In 2005, Tom retired as the Space Environment Activities Training Coordinator, so now in his spare time, he enjoys spending time with Merry hiking at Challenger Park, photographing nature, or attending car shows around Houston. 

The City has certainly changed since Tom first moved here, but he says that he and Merry enjoy the wonderful benefits that the City offers. 

“I could move and retire somewhere else,” said Tom. “But we love Webster.”

May 05

City Hall Connects: Fire Chief Patrick Shipp

Posted on May 5, 2017 at 9:19 AM by Katie Stamy

As the Laneville, Texas fire truck roared down the street, sirens blaring, six-year-old Patrick Shipp ran toward the very edges of the sidewalk to catch a glimpse of the excitement. There was a 50/50 chance that whenever there was an emergency, the fire truck would head down the street that Patrick lived on. So, after some time, the firefighters caught on to his habit and would pick him up on the truck to join them. 

They taught him the ins and outs of firefighting, and once he was able to see over the steering wheel, they let him drive the truck. It was then that Webster Fire Chief Patrick Shipp knew that he wanted a career helping others. 

He thought law enforcement was his calling, but after a year in school studying criminal justice, he realized that his home was at the fire department. He became a paramedic, and from 1988 until 1990, he worked in fire and EMS. 

Wanting to move forward in public service, Patrick signed up for four years in the Coast Guard and moved to Astoria, Oregon. 

“I was there for two years,” he said. “I learned the true meaning of brotherhood and taking care of each other, which is what the fire service is built on.”

In the Coast Guard, he worked on the boats, and after four years of working on the water, he signed up for three more years in the Coast Guard where he worked on the helicopters. After several years of serving, Patrick had the opportunity to be released early as long as he had a job lined up. So, from his Captain’s desk, he called up to the Laneville Fire Department and was immediately hired back on as a firefighter. 

After two months back in his hometown, the Laneville Fire Chief resigned, and Patrick became the new Chief. Under his leadership, the department grew from two stations to seven.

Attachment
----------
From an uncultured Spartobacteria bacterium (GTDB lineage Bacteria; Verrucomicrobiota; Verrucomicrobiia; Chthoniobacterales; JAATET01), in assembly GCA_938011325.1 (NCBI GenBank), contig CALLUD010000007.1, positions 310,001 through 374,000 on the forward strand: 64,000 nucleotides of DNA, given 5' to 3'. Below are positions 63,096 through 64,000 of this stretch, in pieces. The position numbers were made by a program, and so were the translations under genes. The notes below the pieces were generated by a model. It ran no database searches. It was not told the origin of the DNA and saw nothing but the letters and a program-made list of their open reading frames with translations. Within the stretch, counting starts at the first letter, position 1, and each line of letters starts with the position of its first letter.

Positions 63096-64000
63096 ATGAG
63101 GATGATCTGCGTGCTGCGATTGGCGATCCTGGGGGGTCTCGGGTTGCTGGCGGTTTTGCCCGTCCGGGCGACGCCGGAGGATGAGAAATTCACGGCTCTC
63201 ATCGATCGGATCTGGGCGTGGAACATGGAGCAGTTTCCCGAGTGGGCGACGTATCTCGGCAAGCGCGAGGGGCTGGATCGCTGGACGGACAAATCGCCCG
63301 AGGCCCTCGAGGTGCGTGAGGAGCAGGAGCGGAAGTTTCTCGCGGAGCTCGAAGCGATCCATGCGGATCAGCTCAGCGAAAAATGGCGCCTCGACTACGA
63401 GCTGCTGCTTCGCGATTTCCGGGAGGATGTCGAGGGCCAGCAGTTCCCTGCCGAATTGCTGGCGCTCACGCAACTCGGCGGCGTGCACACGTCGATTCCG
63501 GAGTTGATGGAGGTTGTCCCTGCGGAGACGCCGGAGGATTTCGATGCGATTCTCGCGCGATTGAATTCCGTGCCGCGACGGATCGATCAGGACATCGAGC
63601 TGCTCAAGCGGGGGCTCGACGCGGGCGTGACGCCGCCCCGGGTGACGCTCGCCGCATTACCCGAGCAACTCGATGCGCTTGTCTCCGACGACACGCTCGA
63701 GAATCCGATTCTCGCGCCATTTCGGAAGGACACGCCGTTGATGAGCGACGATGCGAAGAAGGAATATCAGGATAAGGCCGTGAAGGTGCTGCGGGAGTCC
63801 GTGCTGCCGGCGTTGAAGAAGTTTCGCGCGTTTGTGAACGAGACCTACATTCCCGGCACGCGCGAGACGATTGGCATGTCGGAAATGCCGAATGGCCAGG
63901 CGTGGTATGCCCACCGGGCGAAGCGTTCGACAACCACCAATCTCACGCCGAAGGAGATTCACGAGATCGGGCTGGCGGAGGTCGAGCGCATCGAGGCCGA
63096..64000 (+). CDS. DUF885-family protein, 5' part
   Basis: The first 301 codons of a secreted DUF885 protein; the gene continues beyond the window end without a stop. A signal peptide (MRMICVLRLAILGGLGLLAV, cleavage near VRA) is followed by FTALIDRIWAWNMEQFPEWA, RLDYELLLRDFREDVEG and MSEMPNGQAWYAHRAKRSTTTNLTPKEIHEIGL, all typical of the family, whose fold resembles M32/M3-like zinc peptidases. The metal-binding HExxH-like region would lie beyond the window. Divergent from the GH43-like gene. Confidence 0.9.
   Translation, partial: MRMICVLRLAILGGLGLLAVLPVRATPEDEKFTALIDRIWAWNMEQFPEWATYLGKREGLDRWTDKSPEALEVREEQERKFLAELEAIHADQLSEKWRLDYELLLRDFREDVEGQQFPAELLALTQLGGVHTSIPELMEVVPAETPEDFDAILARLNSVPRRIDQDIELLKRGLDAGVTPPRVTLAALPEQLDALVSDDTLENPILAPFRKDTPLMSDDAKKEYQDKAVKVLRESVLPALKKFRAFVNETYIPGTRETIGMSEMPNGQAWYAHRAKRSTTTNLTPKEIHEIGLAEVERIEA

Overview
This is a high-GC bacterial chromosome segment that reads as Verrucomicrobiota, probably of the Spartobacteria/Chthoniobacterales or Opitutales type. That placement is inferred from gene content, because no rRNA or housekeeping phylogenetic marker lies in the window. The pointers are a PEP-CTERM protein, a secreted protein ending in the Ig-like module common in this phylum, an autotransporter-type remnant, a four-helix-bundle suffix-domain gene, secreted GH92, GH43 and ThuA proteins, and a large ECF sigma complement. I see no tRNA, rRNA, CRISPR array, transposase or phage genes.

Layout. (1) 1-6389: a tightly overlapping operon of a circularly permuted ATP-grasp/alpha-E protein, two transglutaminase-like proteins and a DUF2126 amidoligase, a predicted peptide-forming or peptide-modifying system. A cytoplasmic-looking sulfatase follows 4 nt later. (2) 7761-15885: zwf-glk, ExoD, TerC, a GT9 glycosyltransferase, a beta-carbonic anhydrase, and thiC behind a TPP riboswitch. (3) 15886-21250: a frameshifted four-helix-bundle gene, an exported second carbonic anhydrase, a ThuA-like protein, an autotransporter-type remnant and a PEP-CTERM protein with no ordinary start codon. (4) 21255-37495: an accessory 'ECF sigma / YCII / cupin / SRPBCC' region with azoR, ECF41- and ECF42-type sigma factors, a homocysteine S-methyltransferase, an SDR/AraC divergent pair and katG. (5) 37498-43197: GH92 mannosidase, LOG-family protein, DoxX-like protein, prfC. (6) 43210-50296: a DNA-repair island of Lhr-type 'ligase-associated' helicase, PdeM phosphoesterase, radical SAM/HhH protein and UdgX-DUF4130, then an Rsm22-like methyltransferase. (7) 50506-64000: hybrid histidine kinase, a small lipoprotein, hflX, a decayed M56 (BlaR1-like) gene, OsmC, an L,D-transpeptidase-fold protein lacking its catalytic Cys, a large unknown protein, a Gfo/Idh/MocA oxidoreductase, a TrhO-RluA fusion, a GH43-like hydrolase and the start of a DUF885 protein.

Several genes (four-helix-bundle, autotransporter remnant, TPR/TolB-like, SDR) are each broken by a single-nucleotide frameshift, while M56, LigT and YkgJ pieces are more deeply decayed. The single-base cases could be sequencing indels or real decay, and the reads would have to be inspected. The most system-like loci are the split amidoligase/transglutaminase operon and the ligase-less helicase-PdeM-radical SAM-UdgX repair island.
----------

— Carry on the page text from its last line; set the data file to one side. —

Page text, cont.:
“We started the first Basic Life Support service for our county, so we responded every time the ambulance received calls,” Patrick explained. “Then we started Advanced Life Support, and we could do anything that you could do in the hospital.”

His next move was to the Jacksonville Fire Department, where he worked for six years. One day while dropping off a victim at the emergency room, he saw a Lufkin Firefighter named Stacy, and it was love at first sight. Only four months after their first date, the pair got married. 

During his time at Laneville Fire Department, Patrick had received his Chief Officer Certification, a prestigious credential that less than 500 others had. So when College Place, Washington was looking for a Fire Chief, they headhunted Patrick, and he soon moved with Stacy up to Washington for three years. 

When his timely contract with College Place was up, Patrick began looking for other open Fire Chief positions and interviewed at various departments before landing a job in Webster in 2008. 

When Stacy and Patrick relocated to Texas, Stacy chose to pursue a career as a nurse. She now works as the ER Lead Nurse at the Bay Area Regional Medical Center, while Patrick leads the Webster Fire Department. 

When he began at WFD, it was a volunteer fire department, but after only seven months of his leadership, the department created a day crew that would take city vehicles home at night to drive to the fire department if there was a call. Their average response time was 12 minutes.

Patrick soon added a night crew, but the firefighters were not full time. So, to create continuity, he got the support of City Manager Wayne Sabo and City Council to go to a full-time fire department, which began in October 2016. 

Patrick also oversaw the construction of the new, award-winning fire station in Webster with modernized equipment, improved department quality from an ISO-2 rating to an ISO-1. He has fostered collaboration with regional and statewide safety partners, developing plans to facilitate interoperability between public safety agencies and procedures defining communications and command in response to disasters. 

Patrick is a Chief EMS Officer and has completed the Chief Fire Officer and Executive Fire Officer program, an accomplishment that only a few in the world have achieved. 

The Fire Chief has also received his second bachelor’s degree since moving to Webster, and six months ago, he received his master’s degree. 

He currently serves as the Vice President of the Texas Fire Chiefs Association and will serve as President next session. He is the second in command of Texas Intrastate Fire Mutual Aid System and responds all over the state when there are hurricanes, fires, tornadoes, or any other disasters.

When he isn’t at the fire department, Patrick and his wife, Stacy enjoy water skiing, snow skiing, and spending time with family on the farm. He hunts and fishes, and enjoys traveling, but he still finds his job fun and enjoys coming to work.

“This is a full-time job, my phone goes off every time they go out on a call,” Patrick said. “It’s a passion, and I’m glad to come to work in the morning.

“I love my job, and you’d be hard-pressed to find anyone over here that doesn’t.  The best-kept secret in the fire service is that we would all do this for free.”